Blogging My Heart Out for a Great Cause

I’m at risk for heart disease.

What you may not realize is that if you are a woman, you are also at risk.

The bad news:

  • Heart disease is then number one cause of death of women over age 20, killing about one per minute.
  • More women die of heart disease than the next four causes combined, including all forms of cancer.
  • 90% of women have one or more risk factors for developing heart disease.

The good news:  Heart disease is preventable with simple lifestyle changes.

My dad died of heart disease, unexpectedly, in his early 50s.  That puts me at higher risk.  I have familial high cholesterol which would also increase my risk if I did not lower it with medication.  My blood pressure at my last check up was a bit higher than it should be (although I think my internist’s office stresses me out), so I’m working on that risk factor with meditation (when I remember) and reducing sodium in my diet.  Because of inflammation (diagnosed by my c-reactive protein level), I have been taking aspirin for years on my doctor’s advice.  I exercise.  I try my darn best to eat well, most of the time.  I am trying to lower my risk of following in my father’s footsteps.

February is American Heart Month.  Ask yourself what you can be doing to lower your own risk.

Bulleted facts came from The American Heart Association.  Visit their site to calculate your own heart attack risk and for a list of warning signs.; women rarely get chest pain during a heart attack and often fail to recognize the symptoms.

And this post is one more reason to heart Jody:  thanks for spreading the word:)

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19 Comments

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19 responses to “Blogging My Heart Out for a Great Cause

  1. anne h

    ♡♡♡
    Love it!

  2. Jan

    Thanks for doing this, Karen. We tend to get so focused on breast cancer (a horrid disease) that we often forget about heart disease being the #1 killer of adult women. (Believe me, doctors forget and misdiagnose the symptoms frequently.)

    I’ll throw my 2¢ here and state the most preventable cause of heart disease is cigarette smoking. We can’t change our genetics, but for the > 20% of American women who smoke, that can be changed. http://women.smokefree.gov/ has excellent resources for women you know who still smoke, even those not quite ready to quit.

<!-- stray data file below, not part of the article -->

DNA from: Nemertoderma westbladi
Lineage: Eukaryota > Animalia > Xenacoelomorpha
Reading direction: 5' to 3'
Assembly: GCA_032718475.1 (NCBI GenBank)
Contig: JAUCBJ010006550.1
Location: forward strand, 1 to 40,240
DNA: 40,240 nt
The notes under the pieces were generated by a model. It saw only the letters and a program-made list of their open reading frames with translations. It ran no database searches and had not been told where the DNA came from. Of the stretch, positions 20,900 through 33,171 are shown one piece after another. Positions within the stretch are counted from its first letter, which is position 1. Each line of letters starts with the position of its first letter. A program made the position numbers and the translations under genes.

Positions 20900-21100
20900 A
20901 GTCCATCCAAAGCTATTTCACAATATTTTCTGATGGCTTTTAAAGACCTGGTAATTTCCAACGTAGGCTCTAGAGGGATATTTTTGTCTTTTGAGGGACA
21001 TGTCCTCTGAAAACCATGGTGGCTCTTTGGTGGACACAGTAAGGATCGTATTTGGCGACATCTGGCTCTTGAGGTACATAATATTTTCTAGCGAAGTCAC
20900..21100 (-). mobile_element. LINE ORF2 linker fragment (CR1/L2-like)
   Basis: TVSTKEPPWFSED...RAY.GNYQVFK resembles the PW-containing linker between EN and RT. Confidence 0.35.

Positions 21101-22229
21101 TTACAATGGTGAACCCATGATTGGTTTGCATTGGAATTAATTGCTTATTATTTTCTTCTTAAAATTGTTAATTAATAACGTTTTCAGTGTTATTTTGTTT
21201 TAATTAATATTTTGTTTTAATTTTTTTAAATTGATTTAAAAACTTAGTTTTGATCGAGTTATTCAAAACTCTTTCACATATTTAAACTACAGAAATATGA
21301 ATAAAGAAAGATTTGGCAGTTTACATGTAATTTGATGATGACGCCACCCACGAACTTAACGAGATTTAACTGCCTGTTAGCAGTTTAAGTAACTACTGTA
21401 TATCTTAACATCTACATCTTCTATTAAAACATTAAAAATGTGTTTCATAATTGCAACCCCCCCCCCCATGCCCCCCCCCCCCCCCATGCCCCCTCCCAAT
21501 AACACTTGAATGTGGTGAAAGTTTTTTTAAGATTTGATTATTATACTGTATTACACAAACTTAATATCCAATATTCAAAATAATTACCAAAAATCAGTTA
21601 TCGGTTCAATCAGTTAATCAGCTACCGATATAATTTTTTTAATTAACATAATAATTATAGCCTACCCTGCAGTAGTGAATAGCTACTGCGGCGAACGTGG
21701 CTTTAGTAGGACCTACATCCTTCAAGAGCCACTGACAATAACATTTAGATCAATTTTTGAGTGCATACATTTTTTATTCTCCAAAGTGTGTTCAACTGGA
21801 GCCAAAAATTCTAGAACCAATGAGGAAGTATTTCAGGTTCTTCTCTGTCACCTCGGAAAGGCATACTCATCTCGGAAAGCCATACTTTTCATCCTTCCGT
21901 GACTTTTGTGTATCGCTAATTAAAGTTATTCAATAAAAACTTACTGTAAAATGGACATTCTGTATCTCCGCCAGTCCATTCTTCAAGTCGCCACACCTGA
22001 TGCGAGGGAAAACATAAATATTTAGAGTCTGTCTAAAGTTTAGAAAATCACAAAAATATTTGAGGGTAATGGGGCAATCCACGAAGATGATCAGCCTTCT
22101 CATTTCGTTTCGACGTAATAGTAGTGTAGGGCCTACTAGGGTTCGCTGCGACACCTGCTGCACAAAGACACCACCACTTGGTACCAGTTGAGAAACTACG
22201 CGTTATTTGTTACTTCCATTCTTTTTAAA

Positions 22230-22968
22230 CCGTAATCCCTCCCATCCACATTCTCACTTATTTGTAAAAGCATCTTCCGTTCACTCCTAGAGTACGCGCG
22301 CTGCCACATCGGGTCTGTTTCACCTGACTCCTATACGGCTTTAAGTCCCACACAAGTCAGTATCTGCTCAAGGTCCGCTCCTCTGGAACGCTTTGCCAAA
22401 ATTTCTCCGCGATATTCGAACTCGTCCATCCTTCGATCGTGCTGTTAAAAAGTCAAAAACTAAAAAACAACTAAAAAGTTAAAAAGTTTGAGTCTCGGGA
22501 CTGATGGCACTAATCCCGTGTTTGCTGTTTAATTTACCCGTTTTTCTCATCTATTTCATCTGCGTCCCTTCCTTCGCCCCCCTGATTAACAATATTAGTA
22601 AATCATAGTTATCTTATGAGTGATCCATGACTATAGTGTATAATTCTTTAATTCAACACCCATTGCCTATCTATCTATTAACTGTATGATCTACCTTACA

♥♥♥♥♥♥♥♥♥♥♥♥

  3. Twins! 🙂 Thanks for sharing your story, Karen. Thanks even more for taking care of business so that you’ll be around for us to visit for a long, long time to come!

  4. thank you for the information

  5. One more reason to take good care of our bodies!

  6. Great building awareness post. I am on a Marion Nestle kick today because I haven’t read her blog in a while. She weighs in on a different kind of partnership with Diet Coke and the National Heart, Lung, and Blood Institute (NHLBI) of the National Institutes of Health regarding building heart awareness. Have a great weekend! Michele

    here is the link: http://www.foodpolitics.com/2010/02/should-the-national-heart-agency-partner-with-coca-cola/

  7. Great cause! Appreciate this information and will share this blog post on Twitter. 🙂

  8. Karen, thx for this & I am blogging too! It is not in my family but so important for all to know & especially women! Thank you for sharing too & keep up the good work & yes, stick around for a long time! 🙂 HUGS!

  9. not even on my radar usually. thanks for the reminder.

  10. I’m with ya sista. Thanks for sharing.

  11. I lost my father young as well due to heart disease and diabetes. Two more reasons to appreciate what I’m doing to prevent the cycle. Thanks for spreading the word on this important, life-saving topic.

  12. Good links and info… Thanks, Karen!

  13. Enjoy your night out tonight!! I was happily surprised when I stepped on the scale this morning…I had been beating myself all day yesterday, too. You just never know. My resolve is even stronger today!!!

    I am at risk for heart disease, too. I already a doctor tell me that…because of my family history.

    Enjoy your weekend, Karen!!!! Thinking of you:)

  14. Thanks for spreading awareness! My Dad had a stroke a few years ago, I have diabetes and my cholesterol is still a little high and this just reminds me how important it is to keep myself healthy to avoid heart disease. Right now, I need to include more healthy fats in my diet and up the fruit and vegetable intake. I didn’t realize it until this week, but they’ve dropped to only 2-4 servings a day and I’d like to get more like 6-8 a day!

  15. This was great information and so important.

  16. Thanks for reminding us all to take good care of our hearts. As I posted long ago, my much-loved brother died from a heart attack at only 59 — he was a heavy smoker, and ate lots of fatty and deep-fried foods. His death was entirely preventable which makes it a real tragedy.

    Although there is no history of heart disease in our family, I do have a heart murmur. Although I’m always told that it is not the kind to be concerned about, occasionally (not even once a year) my heart justs stops a little too long between beats, then kicks in with such force that it feels like I have been jolted with a defibrillator. I’m very grateful that I can exercise every day to strengthen my heart so that it will always kick in when I need that charge.

  17. I’ve been meaning to blog about this. Thanks. lol. I don’t have any heart disease in my family but African Americans as a whole have high rates of heart disease so it’s an important cause to me.

    I’m glad your taking measures to do what you can to reduce the risks. It’s scary when you see family dying from a certain disease. My family disease is diabetes and Alzheimers. I try not to stress about it but how can you not?

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